Igor Bobkov is the lone member of the Russian Junior team this year with North American experience.
It’s that time of year — no, not the holidays, although that certainly has taken up most people’s resources lately. It’s time for the World Junior Championships. Unable to attend this year (the goddesses trip to Moscow is less than a month away) I’m relegated to watching this exciting event on TV. As usual, however, I watch the Russian team with great interest.
The Russians have chosen an interesting approach this year. Rather than select players with North American experience in the CHL or NHL, they have gone with an entire line-up (save for goalie Igor Bobkov of the OHL) of home grown players from the KHL or Russian junior league. While this has allowed them to choose exceptional players such as Maxim Kitsyn and Vladamir Terasenko, it has also excluded talents such as 2011 draft prospect Vladislav Namestinkov and Washington Capitals prospect Stanislav Galiev.
What does any of this mean? One could certainly say not much, as defense appears to be their weakness. The physical play is certainly good — much better than we’ve seen from Russian players in the past and these kids are really working hard on the forecheck. Yet the defense has been guilty of making poor decisions at inopportune times and has been unable to contain some good forechecking teams.
While the Russians as a team are still one of the more feared rivals of the Canadians and Americans, the TSN announcers pointed out that the number of Russians in the NHL are less than half of what they were in 2003 and, according to Pierre McGuire, those that are aren’t “as good.” The insinuation is that despite the lure of the KHL, Russians just aren’t good enough to make the NHL anymore.
Clearly, this is a case of xenophobia by Mr. McGuire. First, let’s look at the players that aren’t “as good” as the Russians of the 90′s and early 21st century. Ovechkin? Datsuyk? Malkin? Really, Pierre? I doubt anyone would say these players are less talented than Fedorov, Bure and Mogilny. Last year, there were 3 Russians in the top 20 in points and 3 in the top 7 in goals. Ovechkin won the Hart trophy (league MVP) an unprecedented 2 years in a row in ’08 and ‘09 and Pavel Datsyuk has taken 5 of the leagues top honors at the awards ceremony in the past 3 years.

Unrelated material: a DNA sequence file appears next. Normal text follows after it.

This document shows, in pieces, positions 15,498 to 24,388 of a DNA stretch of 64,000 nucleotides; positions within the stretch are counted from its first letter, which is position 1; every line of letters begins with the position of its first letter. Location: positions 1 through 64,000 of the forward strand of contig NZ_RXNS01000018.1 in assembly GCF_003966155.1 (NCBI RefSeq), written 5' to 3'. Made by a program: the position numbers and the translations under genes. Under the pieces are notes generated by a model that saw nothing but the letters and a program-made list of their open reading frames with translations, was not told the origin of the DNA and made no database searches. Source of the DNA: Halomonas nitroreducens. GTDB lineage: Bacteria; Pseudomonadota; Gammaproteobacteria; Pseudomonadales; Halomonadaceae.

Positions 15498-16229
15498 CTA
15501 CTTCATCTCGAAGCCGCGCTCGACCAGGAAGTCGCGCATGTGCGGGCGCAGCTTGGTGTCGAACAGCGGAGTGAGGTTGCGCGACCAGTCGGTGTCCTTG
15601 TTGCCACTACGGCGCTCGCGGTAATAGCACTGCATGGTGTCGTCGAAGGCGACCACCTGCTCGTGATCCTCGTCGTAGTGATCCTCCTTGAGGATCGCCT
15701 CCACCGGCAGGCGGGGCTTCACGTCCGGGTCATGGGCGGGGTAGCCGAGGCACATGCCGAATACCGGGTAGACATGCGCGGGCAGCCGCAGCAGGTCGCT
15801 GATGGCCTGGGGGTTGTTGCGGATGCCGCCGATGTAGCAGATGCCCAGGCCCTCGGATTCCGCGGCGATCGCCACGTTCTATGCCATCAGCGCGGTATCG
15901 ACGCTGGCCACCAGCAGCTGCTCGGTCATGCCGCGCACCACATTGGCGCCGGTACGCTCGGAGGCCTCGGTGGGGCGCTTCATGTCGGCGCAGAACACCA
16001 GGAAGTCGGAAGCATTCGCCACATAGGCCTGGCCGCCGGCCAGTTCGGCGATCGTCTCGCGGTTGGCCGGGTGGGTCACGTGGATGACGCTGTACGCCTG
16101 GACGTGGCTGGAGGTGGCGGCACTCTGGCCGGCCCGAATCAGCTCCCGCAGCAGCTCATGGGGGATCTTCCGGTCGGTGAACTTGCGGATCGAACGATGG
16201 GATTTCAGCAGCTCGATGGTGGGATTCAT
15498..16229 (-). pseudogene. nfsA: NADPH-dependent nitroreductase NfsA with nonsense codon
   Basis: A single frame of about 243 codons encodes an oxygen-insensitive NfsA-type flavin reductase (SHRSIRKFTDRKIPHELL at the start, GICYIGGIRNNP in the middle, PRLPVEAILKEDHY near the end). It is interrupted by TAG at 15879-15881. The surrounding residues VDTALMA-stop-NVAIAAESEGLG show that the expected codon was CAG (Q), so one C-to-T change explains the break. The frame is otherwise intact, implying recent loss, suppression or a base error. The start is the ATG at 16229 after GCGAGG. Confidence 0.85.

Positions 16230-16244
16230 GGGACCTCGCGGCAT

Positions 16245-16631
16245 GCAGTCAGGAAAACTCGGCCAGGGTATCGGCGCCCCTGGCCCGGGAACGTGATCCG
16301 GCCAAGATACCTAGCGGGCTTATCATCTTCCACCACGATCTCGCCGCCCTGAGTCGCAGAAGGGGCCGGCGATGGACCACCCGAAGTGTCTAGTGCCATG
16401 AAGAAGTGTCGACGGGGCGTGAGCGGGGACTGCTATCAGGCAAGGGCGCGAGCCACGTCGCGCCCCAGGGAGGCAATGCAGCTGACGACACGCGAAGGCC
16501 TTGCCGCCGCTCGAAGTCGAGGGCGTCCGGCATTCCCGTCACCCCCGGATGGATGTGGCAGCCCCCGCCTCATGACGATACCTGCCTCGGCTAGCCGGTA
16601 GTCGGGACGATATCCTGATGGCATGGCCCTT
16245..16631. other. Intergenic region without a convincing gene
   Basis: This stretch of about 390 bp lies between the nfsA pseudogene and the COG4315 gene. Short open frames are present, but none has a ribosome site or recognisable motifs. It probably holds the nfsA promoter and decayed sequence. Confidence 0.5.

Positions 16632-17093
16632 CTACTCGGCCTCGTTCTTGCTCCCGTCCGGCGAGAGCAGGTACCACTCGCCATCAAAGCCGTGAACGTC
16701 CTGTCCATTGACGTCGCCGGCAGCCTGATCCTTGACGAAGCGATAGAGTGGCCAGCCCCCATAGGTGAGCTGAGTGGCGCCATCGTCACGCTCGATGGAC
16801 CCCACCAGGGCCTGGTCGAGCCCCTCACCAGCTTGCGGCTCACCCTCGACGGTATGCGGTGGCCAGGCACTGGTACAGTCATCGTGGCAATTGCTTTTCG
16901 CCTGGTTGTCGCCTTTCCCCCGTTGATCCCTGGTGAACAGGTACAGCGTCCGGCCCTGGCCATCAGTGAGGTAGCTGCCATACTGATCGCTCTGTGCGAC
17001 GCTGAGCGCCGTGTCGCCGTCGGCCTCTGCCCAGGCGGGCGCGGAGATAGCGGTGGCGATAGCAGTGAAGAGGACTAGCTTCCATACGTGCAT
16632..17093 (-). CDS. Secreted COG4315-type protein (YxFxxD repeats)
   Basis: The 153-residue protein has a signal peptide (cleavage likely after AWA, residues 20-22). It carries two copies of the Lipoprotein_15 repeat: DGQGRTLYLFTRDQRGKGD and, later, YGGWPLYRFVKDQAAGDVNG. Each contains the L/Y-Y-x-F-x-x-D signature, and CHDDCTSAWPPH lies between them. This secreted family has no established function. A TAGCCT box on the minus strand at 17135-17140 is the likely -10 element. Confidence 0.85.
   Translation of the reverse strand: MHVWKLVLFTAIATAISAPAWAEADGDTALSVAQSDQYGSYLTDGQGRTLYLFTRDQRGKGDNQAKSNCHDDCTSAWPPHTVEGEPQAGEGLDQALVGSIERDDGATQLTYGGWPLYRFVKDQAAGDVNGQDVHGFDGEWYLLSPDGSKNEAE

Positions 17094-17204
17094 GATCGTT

So, let’s dismiss the premise that the Russians aren’t as talented anymore. Then why aren’t Russian players choosing to play for the best league in the world? Is it because of the advent of the KHL? Perhaps. Yet everyone by now has heard of the financial troubles teams are having. Playing for certain teams is a risk: You may or may not get your monthly paycheck.
I think one has to look deeper into the culture and socio-political history of Russia for the answer. While hardly a first world country, communism is no longer a reality. Before, players were lured by the opportunity of fame and fortune that North America could present them. After the initial breakup of the Soviet Union, the streets were filled with virtual chaos and North America still provided a safe and stable alternative for talented hockey players.
Now? Things are different. Hockey players make decent salaries in a land of the have and have-nots.
Nikita Filatov chose to play in the KHL last year rather than the Blue Jacket's AHL affiliate.
In a cash based economy, the hockey players are certain part of the “haves.” One can live a relatively luxurious existence without having to leave home. Russian’s, after all, are just at ethnocentric as anyone else, despite what many consider an inferior standard of living in their country. Most importantly, however, I feel the reason the kids aren’t coming to play is something that is universal with that generation — they can play in the KHL and not really have to try.
Yep, I’ve said it. The culture of entitlement reigns supreme in the under 30 crowd these days, regardless of ethnicity and country of origin. They want it all without having to work for it. The Russians of old must cringe at the lack of work ethic in many of these players. This seems to permeate through the ranks of the KHL and the youth see no reason to try too hard to make the NHL. Things get tough and you get sent down to the AHL? No problem (a favorite saying among Russians.) Just come back to the KHL and work half as hard for more money. Although there is clearly a large amount of talent in the league, there is almost no hitting and you won’t have to risk too much night in and night out. What is the incentive to play for the best hockey league in the world when you may have to work hard in the minors for a few years to get there? You can have it now in the KHL! There are just enough NHL veterans and old school Russians with the talent there to keep the league afloat as a legitimate threat.
So, as I watch this talented group of under-20 Russians skate their hearts out up and down the ice I wonder where the breakdown is. When do they decide to take the easy way out? And will the Russian program eventually collapse, leaving the KHL without the experienced veterans and hard working youth, going back to a second rate European league with little sponsorship and support. The Russian Hockey federation definitely has a challenge on their hands and only time will tell if they can maintain their position as one of the top hockey countries in the world.
Photos: Igor Bobkov by Elena Rusko (rusko.fishup.ru), Copyright 2010. All Rights Reserved. Nikita Filatov by Goddess Sasha, Copyright 2010. All Rights Reserved.